This is, in part, where a strong HRM strategy can provide the key to success.  Financial constraints are not new and we would be foolish to think that in some distant time we will have abundant budgets with no constraints placed upon them.  It is how we manage people and resources that counts.  Here are two very different perspectives on ‘managing people’.  The first represents an organisation that you might describe as a psychic prison, while the later is more akin to a place of safety.

“It’s just like watching a bad movie really.  Sitting here in the midst of this chaos, watching and seeing the destruction caused by managers who think of people as ‘resources’; just numbers that can be manipulated and moved about to suit the headings in budgets.  It dehumanises us and makes us angry at each other.  Our conversations become less interesting and shallower by the day.  We talk less about real issues and keep our opinions to ourselves in the fear that one of these opinions may be used against us at some point in the future.

            Worse is to come; we are now all applying for our own jobs. The application process has been established by Human Resources and instructions issued via e-mail and in a ‘special’ edition of the newsletter.  Criteria for selection has been set and a matching process created to ensure that we are placed in the best role possible. We’re all wondering who it will be best for: us or the company.  There is talk of displacement. A new word for saying that some people will not meet the job criteria that have been set and so will be excess to requirements.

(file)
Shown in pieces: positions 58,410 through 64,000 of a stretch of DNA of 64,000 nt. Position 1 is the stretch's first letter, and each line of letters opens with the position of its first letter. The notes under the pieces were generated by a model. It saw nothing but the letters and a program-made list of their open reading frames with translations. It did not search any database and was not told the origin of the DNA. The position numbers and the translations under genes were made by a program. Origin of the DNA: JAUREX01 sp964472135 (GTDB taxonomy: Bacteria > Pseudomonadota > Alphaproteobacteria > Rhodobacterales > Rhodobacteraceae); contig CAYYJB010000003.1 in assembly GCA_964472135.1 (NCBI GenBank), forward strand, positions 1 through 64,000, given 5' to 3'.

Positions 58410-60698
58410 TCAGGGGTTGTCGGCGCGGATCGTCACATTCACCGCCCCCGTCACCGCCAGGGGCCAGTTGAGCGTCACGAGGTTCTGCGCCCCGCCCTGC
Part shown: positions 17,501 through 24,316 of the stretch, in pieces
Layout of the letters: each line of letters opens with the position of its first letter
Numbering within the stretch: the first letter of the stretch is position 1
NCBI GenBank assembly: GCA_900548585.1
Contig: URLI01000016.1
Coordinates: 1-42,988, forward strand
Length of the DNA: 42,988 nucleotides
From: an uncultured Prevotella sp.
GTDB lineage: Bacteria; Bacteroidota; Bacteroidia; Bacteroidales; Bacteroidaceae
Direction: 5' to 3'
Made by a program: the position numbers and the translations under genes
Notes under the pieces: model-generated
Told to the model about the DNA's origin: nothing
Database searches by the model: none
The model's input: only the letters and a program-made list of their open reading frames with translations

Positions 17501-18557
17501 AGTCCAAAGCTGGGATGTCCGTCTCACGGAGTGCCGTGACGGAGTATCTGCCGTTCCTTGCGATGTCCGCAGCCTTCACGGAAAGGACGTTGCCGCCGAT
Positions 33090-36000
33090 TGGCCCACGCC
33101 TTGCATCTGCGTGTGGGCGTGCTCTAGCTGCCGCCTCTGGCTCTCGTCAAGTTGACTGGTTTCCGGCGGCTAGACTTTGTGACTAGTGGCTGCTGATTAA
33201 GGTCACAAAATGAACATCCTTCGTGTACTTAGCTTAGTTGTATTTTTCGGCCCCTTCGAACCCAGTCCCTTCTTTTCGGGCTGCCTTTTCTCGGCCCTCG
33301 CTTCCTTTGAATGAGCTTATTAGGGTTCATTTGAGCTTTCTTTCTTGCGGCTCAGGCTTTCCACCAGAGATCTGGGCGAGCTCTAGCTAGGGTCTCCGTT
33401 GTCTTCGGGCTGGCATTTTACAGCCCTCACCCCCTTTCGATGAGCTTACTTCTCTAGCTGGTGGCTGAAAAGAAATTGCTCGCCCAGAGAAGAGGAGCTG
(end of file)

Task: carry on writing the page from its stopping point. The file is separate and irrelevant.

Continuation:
Displacement seems to be the new word for redundant.  Really, it seems to mean no job and no compensation either! Perhaps we’re all being a bit cynical, but the flow of information is slow and patchy leaving us all feeling a bit like children who can see that the adults are upset at something but pretending to be okay.  It’s all a bit un-nerving.  Stories of people crying in the toilets are rife, as are the stories of shouting matches in the SMT meetings.  Everybody is walking around with false looking smiles and the air of tension is palpable.”

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             “Well, it’s not the best news really but at least they’ve told us what is happening.  There will be redundancies and forty five people are set go. Apparently forty five posts at middle grade represent a 3% saving and will secure all other jobs for the next year.  The people in the jobs affected have been informed that they will go and are being given support to find alternatives.  Some have taken the early retirement option and a few have said they want help with setting up in business for themselves.  Three people in my team have decided to open a cake shop of all things and the SMT have agreed to stock their cakes in the canteen for a six month trial period to help them get started.  My job has gone and I’m looking at taking up the CV building option.  I think I might sign up for interview skills too; it has been about fifteen years since I was in the market for a job.